RB Tarrion Adams

2007 Statistics

Coach: Todd Graham
10-4, 1 year
2007 Record: 10-4
at Louisiana-Monroe WON 35-17
UAB WON 38-30
at UTEP LOST 47-48
at UCF LOST 23-44
SMU WON 29-23
at Tulane WON 49-25
at Army WON 49-39
at Rice WON 48-43
at UCF LOST 25-44
Bowling Green WON 63-7

2007 Final Rankings
AP-36, Coaches-36, BCS-UR

2008 Outlook

Who’d have thunk it…after the guy who arguably invented much of the modern spread attack – ex head coach Steve Kragthorpe – left Tulsa in ballyhooed success for a BCS level school, that it would then be a defensive specialist replacing him and setting offensive records galore (nine team and 12 individual marks set in 2007). Todd Graham came back to take the reigns after spending three years here (2003-05) as DC, but he had left in 2006 to take his first head coaching job at Rice. Graham quickly proved he was the right guy by coming home to tie the school’s win record (10), the most wins since 1991.

Which numbers are most intimidating from the nation’s No.1 total offense of 2007: ex-QB Paul Smith and RB Tarrion Adams setting the all-time FBS mark for combined yardage by a QB-RB pair (6,290 beats Klingler and Weatherspoon’s 6,237 in 1990 for Houston, who are subsequently the only other members of the 5,000-1,000 club), or the trio of Trae Johnson, Brennan Marion, and Charles Clay becoming just the third set of 1,000-yard receivers to come from one school? The keys to getting things to the “next level” have been co-coordinators Gus Malzahn and Herb Hand combining Arkansas’s and West Virginia’ approaches with the no-huddle spread already in place here; that is where each came from, respectively, prior to becoming the Golden Hurricane brain-trust. Expect more of the same from the offense.

But if you let in nearly as many yards and/or points as you earn, it limits how special the campaign can become. The two Central Florida losses and the 48-47 heartbreaker against UTEP show that a bit more defense might go a long way toward getting Tulsa into the top 25. All that has to happen is for the new LBs to settle in…in the 3-3-5, the corps can get help from the extra DB(s). This defense should improve, but by how much remains the biggest factor in defining the 2008 season.

A team like this is rarely a favorite, for the Golden Hurricane’s defensive volatility makes their final weekly outcomes uncertain (but pursuing the “over” seems like a safe call). The slate of foes isn’t impressive, but the parity and competitive nature of the conference has lots of teams feeling their chances versus Tulsa are good. Five of Tulsa’s 2007 league opponents were within a single score of either winning or tying their respective games at the end.

Tulsa is college football at its best – a great group of underdog athletes coming together to prove teamwork goes farther than individual talent levels. Not bad for a school with barely 2,800 undergrad (4,100 total) and third-tier in-state status. Light that fire, Captain ‘Cane!

Projected 2008 record: 9-3
DB Roy Roberts
QB - 3 DL - 3
RB - 4 LB - 2
WR - 4.5 DB - 2.5
OL - 3.5 ..
2007 Statistical Rankings
Total Off:
Sacks Allow:
Total Def:

Passing: David Johnson, 4-8-0, 56 yds., 0 TD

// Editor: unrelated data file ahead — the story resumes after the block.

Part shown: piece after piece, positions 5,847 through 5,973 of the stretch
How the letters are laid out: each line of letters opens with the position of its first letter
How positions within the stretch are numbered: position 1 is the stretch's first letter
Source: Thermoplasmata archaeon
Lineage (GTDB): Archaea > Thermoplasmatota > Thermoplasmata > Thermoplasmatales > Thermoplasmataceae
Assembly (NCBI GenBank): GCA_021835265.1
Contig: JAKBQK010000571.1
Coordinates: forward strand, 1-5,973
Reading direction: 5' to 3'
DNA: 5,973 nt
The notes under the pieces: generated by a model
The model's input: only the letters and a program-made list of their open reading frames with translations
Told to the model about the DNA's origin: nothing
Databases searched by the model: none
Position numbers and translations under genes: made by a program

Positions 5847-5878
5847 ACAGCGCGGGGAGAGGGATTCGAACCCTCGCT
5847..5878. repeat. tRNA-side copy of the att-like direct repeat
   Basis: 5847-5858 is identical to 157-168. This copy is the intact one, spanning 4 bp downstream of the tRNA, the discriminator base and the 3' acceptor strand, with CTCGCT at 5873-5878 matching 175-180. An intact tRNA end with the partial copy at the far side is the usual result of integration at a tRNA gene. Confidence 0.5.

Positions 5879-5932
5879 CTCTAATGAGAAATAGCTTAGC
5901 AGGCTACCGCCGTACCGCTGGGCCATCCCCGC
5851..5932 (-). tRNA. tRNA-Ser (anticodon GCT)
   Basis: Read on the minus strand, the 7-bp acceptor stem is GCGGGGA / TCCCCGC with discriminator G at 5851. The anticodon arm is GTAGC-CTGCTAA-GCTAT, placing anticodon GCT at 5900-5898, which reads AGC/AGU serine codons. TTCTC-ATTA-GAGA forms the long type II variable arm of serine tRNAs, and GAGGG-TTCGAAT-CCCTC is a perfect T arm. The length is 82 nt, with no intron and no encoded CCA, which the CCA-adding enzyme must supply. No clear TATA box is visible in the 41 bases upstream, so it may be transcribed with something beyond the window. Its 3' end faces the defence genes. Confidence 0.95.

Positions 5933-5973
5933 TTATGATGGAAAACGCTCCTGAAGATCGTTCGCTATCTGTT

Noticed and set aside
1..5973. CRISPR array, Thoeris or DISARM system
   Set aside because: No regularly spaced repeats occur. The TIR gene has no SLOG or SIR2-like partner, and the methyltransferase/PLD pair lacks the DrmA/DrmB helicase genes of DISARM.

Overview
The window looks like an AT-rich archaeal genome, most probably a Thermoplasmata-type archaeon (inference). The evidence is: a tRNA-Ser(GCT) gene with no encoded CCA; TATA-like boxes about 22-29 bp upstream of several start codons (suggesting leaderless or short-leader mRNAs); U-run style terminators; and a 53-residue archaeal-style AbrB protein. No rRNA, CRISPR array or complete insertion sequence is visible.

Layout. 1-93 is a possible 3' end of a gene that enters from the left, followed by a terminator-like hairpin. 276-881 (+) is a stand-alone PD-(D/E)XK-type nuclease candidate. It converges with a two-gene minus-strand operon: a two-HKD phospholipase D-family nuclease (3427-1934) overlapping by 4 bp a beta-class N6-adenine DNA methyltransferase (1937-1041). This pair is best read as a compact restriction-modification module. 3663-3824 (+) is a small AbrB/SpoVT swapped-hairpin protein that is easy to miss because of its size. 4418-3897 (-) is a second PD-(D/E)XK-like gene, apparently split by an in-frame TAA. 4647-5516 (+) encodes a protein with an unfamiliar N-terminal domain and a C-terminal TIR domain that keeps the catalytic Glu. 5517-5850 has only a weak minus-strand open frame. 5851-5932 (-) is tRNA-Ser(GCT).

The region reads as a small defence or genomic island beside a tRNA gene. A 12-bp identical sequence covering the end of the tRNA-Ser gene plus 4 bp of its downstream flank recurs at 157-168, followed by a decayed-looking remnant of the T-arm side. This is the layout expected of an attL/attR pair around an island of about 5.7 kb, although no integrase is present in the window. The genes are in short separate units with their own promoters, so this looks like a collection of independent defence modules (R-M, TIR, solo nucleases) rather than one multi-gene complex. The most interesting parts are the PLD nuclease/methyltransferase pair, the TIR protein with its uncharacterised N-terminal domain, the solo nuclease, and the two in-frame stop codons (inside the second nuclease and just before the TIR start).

Rushing: Tarrion Adams, 202 att., 1113 yds., 7 TD

Receiving: Trae Johnson, 67 rec., 1039 yds., 11 TD

Scoring: Jarod Tracy, 7-12 FG, 64-67 PAT, 85 pts.

Punting: Michael Such, 39 punts, 38.9 avg.

Jarod Tracy, 7-12 FG, 64-67 PAT, 85 pts.

Tackles: Charles Davis, 69 tot., 52 solo

Sacks: Moton Hopkins, 3 sacks

Interceptions: Roy Roberts, 3 for 69 yds., 1 TD

Kickoff Returns: Roy Roberts, 19 ret., 24.3 avg., 1 TD

Punt Returns: Trae Johnson, 11 ret., 9.9 avg., 0 TD


OFFENSE: Paul Smith-QB, Cody Madison-FB, Kyle Grooms-WR, Cameron Clemons-WR, Walter Boyd-OT, Wade Whitlow-OT
DEFENSE: Brandon Jones-NG, Alain Karatepeyan-SLB, Nelson Coleman-MLB, Chris Chamberlain-WLB, Steve Craver-BAN, Anthony Germany-SPUR, Randy Duncan-FS

This offense will remain just as balanced under quarterback David Johnson’s leadership. A senior who has to hit the ground running, Johnson has shown great promise and leadership in his few opportunities. It’s really too bad he only has one year to develop into this unique scheme. Clark Harrell, the brother of Texas Tech’s Graham, transferred recently to get more immediate playing time (FCS or Division II likely). This opens the door for Jacob Bower to really get a look. First a missionary (LDS) from 2004-06 and then a redshirt at BYU prior to playing well at Bakersfield C.C., Bower looks like a good fit once he learns the nuances. A learning year could quickly turn into trial-by-fire for the Meridian (ID) native, but he has the wheels Harrell didn’t.

The backfield uses its H-Back as a pure fullback quite often, and Charles Clay is a weapon in many ways. He was second on the team in receptions and third in rushing yards – a true “west coast” use of the position. Courtney Tennial is back after leading the team in rushing in 2006 but then tragically tearing his Achilles tendon last August. That meant nothing production-wise in ’07, and now a sophomore (Clay) is in Tennial’s way in this, his senior year. For the team, it’s a good problem. Guys like Tennial and Bower allow RB Tarrion Adams to flank out into the slot or outside receiver position. Ex-DB Williams is a good runner but has to prove more for the multi-purpose role Tulsa backs must fill. And speaking of multi-purpose, A.J. Whitmore was the wideout du jour as a ball carrier, garnering 26 carries and earning a 10-ypc average without ever losing a yard. Whitmore was too good not to field as a true frosh, so expect more on the receiving front from him.